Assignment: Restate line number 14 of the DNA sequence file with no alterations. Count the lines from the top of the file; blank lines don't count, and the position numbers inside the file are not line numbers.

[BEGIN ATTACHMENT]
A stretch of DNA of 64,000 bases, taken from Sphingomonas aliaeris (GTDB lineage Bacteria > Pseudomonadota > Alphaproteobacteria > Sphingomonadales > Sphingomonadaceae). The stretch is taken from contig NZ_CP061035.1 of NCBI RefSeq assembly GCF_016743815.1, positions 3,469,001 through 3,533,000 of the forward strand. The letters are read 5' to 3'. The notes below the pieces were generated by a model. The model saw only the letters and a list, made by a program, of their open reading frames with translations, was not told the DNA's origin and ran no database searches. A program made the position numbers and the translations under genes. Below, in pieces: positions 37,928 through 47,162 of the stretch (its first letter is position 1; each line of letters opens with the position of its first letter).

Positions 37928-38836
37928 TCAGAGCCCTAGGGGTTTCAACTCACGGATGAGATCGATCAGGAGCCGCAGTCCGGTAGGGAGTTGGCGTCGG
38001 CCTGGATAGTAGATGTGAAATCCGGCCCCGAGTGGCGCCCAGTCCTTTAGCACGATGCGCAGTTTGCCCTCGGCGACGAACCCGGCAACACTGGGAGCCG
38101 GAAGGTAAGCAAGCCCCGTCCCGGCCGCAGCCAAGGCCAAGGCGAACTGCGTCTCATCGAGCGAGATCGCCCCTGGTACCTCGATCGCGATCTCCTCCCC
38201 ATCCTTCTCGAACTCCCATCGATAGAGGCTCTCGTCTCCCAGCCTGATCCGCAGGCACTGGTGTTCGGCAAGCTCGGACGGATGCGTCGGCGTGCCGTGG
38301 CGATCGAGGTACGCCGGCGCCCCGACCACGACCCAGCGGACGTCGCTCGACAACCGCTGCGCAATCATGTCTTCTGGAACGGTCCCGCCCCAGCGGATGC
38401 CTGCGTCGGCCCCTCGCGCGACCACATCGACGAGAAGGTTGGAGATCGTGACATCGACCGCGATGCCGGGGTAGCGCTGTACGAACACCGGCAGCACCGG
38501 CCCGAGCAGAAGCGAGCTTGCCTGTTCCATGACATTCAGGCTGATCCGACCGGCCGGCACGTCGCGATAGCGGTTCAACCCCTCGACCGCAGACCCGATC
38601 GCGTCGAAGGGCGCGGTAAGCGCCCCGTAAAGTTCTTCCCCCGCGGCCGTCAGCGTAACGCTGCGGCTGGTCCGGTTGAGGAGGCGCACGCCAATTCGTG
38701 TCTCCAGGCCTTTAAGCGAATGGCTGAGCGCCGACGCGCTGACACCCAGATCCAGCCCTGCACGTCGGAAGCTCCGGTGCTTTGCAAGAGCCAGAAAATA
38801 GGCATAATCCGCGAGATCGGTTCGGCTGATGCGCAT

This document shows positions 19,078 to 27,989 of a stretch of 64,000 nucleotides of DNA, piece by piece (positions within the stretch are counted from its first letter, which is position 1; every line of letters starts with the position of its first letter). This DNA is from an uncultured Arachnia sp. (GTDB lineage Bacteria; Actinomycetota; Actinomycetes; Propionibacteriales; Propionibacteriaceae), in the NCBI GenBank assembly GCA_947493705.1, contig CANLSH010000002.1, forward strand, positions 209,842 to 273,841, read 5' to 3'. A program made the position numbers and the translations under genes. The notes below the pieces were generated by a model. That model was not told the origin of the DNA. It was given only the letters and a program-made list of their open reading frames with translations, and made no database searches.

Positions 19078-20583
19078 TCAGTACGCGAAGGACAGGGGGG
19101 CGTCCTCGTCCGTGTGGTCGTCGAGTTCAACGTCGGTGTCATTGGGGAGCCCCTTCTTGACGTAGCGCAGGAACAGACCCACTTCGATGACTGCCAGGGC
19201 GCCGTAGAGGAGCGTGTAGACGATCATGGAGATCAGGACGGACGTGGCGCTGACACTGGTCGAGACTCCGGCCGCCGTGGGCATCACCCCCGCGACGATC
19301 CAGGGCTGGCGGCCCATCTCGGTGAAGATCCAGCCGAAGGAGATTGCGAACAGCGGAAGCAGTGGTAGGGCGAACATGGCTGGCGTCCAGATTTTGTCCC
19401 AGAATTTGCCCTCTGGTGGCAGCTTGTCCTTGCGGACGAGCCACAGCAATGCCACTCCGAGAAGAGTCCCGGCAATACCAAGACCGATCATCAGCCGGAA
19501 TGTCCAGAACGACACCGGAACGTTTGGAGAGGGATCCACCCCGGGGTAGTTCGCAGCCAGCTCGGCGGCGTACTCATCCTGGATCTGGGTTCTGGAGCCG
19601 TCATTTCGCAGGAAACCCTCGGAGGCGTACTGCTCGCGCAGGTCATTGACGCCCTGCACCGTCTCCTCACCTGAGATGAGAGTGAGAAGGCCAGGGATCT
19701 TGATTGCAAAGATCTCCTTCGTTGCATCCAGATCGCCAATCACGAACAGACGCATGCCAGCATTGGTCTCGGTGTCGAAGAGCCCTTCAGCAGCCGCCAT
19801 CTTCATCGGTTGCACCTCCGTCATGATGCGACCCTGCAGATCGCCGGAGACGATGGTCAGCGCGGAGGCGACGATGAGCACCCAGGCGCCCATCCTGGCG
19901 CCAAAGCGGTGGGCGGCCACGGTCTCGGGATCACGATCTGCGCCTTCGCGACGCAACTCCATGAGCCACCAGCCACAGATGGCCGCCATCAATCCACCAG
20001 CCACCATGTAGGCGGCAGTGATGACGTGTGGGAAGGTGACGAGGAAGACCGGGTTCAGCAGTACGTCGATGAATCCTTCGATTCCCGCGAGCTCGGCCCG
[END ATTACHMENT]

Positions 19078-20583